Gordon Brown is looking for a big idea. In search of one, he put Martin Taylor of Barclays Bank in charge of a tax and benefit task force. Its ambitious remit is to streamline the system, to increase work incentives, reduce poverty and strengthen community and family life. The dream is to find a way of integrating tax and benefits, creating a smooth transition from one to the other, ironing out work disincentives and social stigma as it goes.
It is, however, a fiendish conundrum, a Holy Grail (or maybe fool's gold) that has eluded many sharp Tory brains who had almost precisely the same intentions. There they go again, rediscovering the same old see-saw, every bright idea balanced by an equally heavy downside.
In his budget speech the Chancellor seized hold of an American scheme called Earned Income Tax Credits. He ordered the task force to consider it and he has been plugging it ever since. Now many fear that he may push it through because it sounds good, despite its many drawbacks.
The idea is to build work incentives into the income tax system. Currently Family Credit is the work-incentive benefit: it tops up low pay, ensuring it's always worthwhile to work, even in a low-paid job. Brown's idea is to transfer that into the tax system, calling it a "tax credit" to make it more socially acceptable to claim.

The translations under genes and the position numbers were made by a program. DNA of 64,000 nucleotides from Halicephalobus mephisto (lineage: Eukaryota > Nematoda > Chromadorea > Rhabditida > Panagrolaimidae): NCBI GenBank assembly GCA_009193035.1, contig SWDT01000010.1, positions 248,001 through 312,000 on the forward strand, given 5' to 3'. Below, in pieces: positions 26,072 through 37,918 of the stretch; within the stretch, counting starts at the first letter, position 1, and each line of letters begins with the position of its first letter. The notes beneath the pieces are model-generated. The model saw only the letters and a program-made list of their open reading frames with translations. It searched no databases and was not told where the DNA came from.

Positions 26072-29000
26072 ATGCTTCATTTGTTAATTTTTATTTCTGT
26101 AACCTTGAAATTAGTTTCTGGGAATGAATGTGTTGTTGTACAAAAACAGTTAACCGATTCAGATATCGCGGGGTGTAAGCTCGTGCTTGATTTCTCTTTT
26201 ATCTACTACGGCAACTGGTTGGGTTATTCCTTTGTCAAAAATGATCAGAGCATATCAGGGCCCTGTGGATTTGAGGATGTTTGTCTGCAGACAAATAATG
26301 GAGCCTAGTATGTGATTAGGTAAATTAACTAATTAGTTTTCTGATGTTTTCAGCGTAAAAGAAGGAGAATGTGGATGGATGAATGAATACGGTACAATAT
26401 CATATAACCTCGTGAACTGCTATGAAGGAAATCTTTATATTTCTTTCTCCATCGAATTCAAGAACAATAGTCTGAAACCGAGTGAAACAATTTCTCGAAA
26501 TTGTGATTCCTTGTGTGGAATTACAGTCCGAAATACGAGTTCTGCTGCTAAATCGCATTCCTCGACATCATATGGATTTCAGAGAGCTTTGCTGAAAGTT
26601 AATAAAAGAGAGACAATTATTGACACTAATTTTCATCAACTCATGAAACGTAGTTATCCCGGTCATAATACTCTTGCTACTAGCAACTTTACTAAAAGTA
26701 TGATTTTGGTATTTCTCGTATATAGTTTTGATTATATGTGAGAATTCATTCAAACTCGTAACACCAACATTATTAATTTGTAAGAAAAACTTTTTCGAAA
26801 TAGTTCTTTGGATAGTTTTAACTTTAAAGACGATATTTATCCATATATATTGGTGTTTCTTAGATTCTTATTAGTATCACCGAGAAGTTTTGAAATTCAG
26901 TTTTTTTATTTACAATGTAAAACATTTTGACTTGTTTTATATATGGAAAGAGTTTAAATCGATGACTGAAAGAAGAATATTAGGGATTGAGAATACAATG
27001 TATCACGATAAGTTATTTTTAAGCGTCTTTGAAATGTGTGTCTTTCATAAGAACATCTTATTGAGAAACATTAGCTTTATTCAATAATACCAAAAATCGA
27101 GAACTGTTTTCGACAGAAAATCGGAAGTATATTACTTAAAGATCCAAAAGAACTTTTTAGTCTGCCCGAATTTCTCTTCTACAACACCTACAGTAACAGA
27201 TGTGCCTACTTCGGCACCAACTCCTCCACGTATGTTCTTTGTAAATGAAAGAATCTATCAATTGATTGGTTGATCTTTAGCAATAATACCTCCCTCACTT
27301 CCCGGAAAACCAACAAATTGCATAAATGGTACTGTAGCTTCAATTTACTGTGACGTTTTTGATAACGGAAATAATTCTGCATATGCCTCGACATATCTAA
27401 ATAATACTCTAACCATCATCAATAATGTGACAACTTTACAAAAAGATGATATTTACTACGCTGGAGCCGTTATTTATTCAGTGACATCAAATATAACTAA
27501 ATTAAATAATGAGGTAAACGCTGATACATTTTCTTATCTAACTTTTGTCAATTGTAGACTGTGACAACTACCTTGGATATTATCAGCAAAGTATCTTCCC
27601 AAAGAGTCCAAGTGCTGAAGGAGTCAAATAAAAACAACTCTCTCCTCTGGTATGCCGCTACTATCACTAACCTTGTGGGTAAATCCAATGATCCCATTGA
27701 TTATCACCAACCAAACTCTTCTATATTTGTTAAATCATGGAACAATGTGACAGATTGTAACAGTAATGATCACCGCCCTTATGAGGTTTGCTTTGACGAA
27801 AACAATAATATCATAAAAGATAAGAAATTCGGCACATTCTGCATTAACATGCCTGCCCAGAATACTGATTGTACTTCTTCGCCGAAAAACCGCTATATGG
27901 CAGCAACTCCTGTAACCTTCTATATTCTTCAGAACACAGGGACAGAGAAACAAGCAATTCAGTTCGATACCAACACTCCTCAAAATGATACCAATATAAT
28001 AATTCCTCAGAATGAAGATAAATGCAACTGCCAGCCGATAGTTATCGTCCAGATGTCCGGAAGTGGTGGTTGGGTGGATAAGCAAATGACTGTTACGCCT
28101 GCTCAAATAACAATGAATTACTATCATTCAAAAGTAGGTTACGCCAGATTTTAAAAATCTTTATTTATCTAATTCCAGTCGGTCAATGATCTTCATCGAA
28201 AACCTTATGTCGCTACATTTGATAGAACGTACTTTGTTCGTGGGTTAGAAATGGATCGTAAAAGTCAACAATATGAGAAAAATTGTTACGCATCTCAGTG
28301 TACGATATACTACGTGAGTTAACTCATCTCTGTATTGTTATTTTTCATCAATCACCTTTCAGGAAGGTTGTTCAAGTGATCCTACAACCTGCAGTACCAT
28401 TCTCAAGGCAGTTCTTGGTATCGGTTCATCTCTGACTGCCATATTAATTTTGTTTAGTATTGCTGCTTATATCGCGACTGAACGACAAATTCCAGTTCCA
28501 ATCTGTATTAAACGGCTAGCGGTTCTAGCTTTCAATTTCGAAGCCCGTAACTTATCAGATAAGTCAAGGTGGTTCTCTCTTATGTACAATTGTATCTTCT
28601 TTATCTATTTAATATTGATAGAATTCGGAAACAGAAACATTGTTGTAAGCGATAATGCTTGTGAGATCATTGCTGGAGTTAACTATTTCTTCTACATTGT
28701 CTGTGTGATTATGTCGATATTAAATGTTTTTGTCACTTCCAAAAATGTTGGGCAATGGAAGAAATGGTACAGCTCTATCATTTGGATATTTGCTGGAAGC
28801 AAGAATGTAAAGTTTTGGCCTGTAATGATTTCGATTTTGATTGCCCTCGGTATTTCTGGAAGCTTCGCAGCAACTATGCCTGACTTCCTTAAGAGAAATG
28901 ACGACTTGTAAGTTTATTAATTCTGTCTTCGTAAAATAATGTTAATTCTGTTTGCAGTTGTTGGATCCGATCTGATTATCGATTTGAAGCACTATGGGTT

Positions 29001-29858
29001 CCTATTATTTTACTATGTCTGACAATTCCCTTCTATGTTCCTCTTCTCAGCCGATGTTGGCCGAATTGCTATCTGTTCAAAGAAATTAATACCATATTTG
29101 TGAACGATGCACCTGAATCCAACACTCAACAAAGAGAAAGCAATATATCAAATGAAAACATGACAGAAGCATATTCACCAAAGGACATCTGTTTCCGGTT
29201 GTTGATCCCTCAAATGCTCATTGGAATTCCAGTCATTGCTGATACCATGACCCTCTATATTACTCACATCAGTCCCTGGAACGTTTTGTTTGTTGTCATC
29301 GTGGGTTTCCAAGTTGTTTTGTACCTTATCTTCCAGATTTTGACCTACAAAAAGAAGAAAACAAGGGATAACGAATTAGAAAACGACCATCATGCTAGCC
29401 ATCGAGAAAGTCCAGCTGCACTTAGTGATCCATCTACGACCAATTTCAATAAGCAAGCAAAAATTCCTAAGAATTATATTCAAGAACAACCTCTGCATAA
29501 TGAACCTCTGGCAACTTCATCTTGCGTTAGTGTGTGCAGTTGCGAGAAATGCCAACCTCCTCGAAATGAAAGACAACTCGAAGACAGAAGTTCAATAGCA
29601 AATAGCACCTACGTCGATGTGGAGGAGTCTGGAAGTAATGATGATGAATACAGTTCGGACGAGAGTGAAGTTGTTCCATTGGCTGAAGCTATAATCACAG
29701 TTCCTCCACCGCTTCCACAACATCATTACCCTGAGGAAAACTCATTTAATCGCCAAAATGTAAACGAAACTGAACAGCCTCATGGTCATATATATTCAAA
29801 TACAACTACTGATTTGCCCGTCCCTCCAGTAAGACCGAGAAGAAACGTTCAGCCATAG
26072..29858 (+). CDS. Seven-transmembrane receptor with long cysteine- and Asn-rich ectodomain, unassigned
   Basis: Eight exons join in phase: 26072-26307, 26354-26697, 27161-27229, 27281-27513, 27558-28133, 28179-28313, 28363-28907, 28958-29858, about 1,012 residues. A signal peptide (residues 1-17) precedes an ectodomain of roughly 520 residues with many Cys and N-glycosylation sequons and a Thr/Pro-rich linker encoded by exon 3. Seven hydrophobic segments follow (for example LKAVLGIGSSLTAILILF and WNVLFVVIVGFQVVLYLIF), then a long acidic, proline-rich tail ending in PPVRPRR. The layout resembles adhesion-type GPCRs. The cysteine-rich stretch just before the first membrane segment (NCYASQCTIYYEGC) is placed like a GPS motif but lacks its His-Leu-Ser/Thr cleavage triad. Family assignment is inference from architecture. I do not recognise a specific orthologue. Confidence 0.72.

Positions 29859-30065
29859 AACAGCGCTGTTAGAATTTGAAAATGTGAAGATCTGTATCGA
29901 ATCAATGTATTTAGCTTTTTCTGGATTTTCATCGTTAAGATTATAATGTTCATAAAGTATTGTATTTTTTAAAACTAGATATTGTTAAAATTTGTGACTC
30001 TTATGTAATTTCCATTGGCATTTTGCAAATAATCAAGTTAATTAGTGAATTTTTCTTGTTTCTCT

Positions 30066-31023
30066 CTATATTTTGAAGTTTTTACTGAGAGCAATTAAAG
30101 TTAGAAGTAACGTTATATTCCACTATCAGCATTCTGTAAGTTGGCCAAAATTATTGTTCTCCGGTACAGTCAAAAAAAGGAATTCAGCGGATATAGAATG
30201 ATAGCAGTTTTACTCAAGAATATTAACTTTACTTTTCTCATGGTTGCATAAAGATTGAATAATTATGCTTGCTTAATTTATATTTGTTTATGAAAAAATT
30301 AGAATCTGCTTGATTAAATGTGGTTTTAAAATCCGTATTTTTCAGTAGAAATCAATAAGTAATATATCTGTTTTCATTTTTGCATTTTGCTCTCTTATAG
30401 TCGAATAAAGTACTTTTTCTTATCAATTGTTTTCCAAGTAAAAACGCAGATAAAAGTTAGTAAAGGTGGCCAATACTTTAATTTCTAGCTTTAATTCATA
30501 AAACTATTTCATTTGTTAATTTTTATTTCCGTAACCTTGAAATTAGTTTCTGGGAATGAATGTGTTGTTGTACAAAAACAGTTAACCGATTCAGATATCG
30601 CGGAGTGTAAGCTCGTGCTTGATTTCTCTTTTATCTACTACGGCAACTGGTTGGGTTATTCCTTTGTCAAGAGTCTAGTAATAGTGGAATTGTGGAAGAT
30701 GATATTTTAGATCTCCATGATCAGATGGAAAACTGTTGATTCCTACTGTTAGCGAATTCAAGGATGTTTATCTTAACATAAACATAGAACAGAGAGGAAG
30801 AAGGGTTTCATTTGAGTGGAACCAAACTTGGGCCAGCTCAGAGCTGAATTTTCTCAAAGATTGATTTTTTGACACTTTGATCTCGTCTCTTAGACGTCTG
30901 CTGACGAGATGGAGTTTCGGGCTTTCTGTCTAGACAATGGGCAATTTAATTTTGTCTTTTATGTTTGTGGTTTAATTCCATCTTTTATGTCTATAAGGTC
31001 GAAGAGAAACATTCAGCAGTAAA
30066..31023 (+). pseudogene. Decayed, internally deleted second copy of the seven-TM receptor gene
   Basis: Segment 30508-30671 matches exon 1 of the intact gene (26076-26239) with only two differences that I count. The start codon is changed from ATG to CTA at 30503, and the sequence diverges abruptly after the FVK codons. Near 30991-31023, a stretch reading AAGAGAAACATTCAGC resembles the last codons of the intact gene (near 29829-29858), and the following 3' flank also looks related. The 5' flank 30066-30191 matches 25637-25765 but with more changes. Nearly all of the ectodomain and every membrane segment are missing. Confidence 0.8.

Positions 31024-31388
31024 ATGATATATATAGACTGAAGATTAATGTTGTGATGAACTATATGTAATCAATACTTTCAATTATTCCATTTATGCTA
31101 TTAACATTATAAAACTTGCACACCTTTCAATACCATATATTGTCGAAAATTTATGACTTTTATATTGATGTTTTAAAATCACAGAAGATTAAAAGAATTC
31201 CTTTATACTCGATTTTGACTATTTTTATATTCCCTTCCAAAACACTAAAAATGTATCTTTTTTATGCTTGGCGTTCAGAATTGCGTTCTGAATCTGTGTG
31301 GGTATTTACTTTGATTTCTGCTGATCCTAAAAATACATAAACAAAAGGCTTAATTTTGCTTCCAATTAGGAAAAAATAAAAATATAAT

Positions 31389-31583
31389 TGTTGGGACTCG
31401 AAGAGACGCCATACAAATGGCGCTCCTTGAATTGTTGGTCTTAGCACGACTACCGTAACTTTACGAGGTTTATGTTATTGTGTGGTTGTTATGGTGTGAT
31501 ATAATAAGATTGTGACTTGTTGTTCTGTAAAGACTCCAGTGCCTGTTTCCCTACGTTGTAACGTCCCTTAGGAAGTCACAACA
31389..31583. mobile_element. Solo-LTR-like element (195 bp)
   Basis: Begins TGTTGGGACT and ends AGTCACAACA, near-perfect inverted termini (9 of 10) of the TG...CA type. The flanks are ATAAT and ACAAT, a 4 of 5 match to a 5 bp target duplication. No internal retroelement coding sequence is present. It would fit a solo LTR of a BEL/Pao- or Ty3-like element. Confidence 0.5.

But, amid growing alarm at Brown's enthusiasm, the notion is getting an emphatic thumbs-down from all the experts. It would bring a huge administrative upheaval for very little good effect: there is little evidence of social stigma against claiming Family Credit, since its take-up is now more than 80 per cent.
Turning the benefit into a tax credit would have deep drawbacks. Instead of the benefit being paid out in the usual way, employers would have to operate the scheme, hugely adding to the complexity of PAYE. Employees wanting to claim would have to give to their bosses details of their lives, partners, children and savings - hardly a popular move. Employers would have to assess the information, pass it on, and then hand over the extra cash, instead of just collecting the tax in the usual way - tough on their time and their cash flow.